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Impending IAEA Report on Iran

Impending IAEA Report on Iran
The report discussed in my previous post is now expected to be released on Wednesday, but from stories and commentary that have appeared today and yesterday in The Washington Post, The Guardian, The New York Times, and the Financial Times, it already is clear what some of the main points will be. Much of what is known appears to be based on a briefing given to DC intelligence officials last week by David Albright of ISIS, who has a track record of getting advance looks at material coming out of the International Atomic Energy Agency, though there’s no sign of that briefing as yet on ISIS’s Iran site.
Iran is believed to have built a bus-sized steel canister to test the configuration of curved explosives for an implosion device, and to have conducted research on how to design and build a device small enough to put on a missile. Much of this work appears to have occurred after Iran supposedly reversed course and terminated nuclear weapons work in 2003-04, and some of it appears to have benefited directly from the advice of a veteran Soviet nuclear expert, though perhaps without his full knowledge of how his assistance was being applied.
The findings are considered so sensitive by the IAEA itself, its head came to Washington two weeks ago to quietly brief the president’s national security advisers on what the report would say.
Opinions differ and no doubt will continue to differ on how Iran’s activities should be characterized. Albright said, according to The Washington Post, that “the [nuclear weapons] program never really stopped,” and that Iran appears now to have “sufficient information to design and produce a workable implosion nuclear device.” Julian Borger, global security blogger for The Guardian, says the IAEA findings “suggest that while research on weapons did continue after 2004, it was largely restricted to computer modeling rather than building things and blowing them up.”
According to the Financial Times, the IAEA document  will show “Iran was adopting a structured approach towards building a bomb until 2004 but then shifted to a policy of ‘gradual policy creep.’ ” Albright, apparently without being too specific about whether he’s talking pre- or post-2004, or both, says the IAEA intelligence “points to a comprehensive project structure and hierarchy with clear responsibilities, timelines and deliverables.”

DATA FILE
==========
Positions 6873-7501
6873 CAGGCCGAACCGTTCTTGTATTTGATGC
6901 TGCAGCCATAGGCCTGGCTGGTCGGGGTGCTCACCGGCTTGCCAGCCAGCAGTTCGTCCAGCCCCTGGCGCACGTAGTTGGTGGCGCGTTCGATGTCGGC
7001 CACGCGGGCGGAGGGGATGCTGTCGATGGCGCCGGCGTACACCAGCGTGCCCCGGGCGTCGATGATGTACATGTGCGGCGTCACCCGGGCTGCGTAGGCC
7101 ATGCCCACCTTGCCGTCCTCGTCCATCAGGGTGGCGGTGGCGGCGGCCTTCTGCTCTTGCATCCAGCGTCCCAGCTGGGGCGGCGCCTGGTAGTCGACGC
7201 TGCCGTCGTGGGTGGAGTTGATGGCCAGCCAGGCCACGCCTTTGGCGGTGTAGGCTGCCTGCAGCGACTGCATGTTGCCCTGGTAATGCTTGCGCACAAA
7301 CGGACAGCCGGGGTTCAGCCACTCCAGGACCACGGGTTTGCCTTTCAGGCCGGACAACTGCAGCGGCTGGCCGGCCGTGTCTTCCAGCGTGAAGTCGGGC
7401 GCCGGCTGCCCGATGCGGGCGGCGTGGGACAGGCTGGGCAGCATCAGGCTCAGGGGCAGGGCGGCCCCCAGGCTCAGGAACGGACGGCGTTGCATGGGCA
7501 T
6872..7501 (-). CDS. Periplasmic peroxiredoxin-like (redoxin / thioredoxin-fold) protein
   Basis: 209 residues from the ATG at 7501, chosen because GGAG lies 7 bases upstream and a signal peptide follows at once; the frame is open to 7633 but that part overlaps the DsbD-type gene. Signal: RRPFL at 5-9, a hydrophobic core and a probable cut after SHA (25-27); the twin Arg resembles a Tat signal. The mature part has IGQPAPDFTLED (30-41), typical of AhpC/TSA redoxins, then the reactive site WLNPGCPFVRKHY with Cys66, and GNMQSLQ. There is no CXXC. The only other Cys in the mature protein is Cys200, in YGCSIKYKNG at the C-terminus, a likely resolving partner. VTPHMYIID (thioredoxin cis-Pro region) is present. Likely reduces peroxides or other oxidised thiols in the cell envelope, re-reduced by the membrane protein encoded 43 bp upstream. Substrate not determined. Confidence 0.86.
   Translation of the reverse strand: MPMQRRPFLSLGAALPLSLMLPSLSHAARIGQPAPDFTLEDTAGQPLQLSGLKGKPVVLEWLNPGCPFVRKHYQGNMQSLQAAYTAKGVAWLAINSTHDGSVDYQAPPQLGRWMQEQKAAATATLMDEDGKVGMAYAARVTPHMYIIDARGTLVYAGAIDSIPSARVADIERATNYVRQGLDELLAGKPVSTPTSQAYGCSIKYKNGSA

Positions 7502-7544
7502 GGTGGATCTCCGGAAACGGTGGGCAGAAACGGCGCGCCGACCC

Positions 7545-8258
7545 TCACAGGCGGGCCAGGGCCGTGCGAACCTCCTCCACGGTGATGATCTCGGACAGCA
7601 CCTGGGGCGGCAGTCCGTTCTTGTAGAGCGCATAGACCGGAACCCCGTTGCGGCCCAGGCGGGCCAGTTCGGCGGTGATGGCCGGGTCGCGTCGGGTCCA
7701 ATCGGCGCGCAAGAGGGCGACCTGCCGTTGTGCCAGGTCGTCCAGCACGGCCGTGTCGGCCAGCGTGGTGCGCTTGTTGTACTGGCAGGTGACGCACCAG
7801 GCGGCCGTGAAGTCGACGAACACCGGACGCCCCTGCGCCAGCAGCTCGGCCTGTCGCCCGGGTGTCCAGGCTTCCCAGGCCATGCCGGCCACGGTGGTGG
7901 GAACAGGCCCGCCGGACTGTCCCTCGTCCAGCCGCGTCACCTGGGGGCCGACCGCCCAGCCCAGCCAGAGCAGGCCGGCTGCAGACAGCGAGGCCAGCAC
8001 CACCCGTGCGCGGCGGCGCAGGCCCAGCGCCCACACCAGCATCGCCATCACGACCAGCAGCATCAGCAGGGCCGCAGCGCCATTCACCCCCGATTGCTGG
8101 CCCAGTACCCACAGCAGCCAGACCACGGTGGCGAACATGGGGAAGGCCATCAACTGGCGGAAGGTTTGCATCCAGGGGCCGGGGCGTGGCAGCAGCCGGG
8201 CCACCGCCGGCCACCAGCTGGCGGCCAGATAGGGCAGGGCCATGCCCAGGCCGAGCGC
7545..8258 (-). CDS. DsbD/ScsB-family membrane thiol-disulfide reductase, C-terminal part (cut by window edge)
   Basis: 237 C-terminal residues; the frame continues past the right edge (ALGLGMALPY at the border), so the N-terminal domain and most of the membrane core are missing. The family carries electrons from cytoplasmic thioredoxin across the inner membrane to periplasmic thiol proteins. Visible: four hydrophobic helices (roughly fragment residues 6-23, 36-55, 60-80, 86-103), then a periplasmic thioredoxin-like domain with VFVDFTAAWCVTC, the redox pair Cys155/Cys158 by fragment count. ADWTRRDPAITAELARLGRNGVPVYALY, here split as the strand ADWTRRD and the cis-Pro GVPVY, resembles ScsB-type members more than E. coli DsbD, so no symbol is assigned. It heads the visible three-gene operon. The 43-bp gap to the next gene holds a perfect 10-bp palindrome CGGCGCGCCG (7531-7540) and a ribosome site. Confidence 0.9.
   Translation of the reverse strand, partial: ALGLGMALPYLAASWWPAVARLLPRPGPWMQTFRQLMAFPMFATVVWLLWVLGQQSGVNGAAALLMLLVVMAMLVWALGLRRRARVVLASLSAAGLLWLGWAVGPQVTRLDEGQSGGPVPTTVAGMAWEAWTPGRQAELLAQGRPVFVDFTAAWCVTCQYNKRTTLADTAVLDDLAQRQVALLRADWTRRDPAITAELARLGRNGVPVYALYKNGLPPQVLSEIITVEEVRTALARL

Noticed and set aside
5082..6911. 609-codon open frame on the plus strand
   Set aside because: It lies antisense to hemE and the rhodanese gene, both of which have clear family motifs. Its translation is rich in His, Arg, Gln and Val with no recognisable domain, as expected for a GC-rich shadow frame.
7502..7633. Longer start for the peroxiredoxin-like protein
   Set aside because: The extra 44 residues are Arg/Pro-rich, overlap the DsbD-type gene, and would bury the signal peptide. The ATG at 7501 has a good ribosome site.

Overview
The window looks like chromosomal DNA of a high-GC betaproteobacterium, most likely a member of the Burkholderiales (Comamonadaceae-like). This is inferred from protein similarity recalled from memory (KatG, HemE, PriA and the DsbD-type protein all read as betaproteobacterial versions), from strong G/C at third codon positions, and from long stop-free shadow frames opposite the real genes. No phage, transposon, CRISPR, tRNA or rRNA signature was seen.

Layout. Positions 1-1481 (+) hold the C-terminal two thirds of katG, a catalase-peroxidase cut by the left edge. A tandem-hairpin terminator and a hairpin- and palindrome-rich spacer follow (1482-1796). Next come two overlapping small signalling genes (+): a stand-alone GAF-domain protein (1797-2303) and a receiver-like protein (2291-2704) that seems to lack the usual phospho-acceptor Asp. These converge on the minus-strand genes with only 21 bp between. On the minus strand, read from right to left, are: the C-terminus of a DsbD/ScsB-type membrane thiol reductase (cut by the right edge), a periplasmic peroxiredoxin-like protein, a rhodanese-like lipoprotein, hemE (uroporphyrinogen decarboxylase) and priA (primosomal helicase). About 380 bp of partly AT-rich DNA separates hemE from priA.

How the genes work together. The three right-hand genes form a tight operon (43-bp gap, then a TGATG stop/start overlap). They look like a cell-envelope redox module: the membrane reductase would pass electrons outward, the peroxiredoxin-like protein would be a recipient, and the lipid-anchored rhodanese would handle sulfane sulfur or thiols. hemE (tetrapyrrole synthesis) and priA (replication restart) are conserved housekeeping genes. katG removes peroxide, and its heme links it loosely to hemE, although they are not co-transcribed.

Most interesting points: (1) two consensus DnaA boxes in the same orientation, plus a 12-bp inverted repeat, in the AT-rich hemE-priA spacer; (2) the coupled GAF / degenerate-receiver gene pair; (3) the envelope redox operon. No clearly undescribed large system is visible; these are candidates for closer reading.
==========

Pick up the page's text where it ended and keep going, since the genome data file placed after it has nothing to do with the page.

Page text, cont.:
Anybody seriously interested in this subject will want to read the full IAEA report on Wednesday rather than rely on second-hand assessments. Whatever one’s conclusions, the notion that military action is the answer is to be regarded with the utmost caution. As Peter Crail of the Arms Control Association told The Post, such talk “risks creating an assumption that we can always end Iran’s nuclear program with a few airstrikes if nothing else works. That’s simply not the case.”



William Sweet

Bill Sweet has been writing about nuclear arms control and peace politics since interning at the IAEA in Vienna during summer 1974, right after India's test of a "peaceful nuclear device." As an editor and writer for Congressional Quarterly, Physics Today and IEEE Spectrum magazine he wrote about the freeze and European peace movements, space weaponry and Star Wars, Iraq, North Korea and Iran. His work has appeared in magazines like the Bulletin of Atomic Scientists and The New Republic, as well as in The New York Times, the LA Times, Newsday and the Baltimore Sun. The author of two books--The Nuclear Age: Energy, Proliferation and the Arms Race, and Kicking the Carbon Habit: The Case for Renewable and Nuclear Energy--he recently published "Situating Putin," a group of essays about contemporary Russia, as an e-book. He teaches European history as an adjunct at CUNY's Borough of Manhattan Community College.

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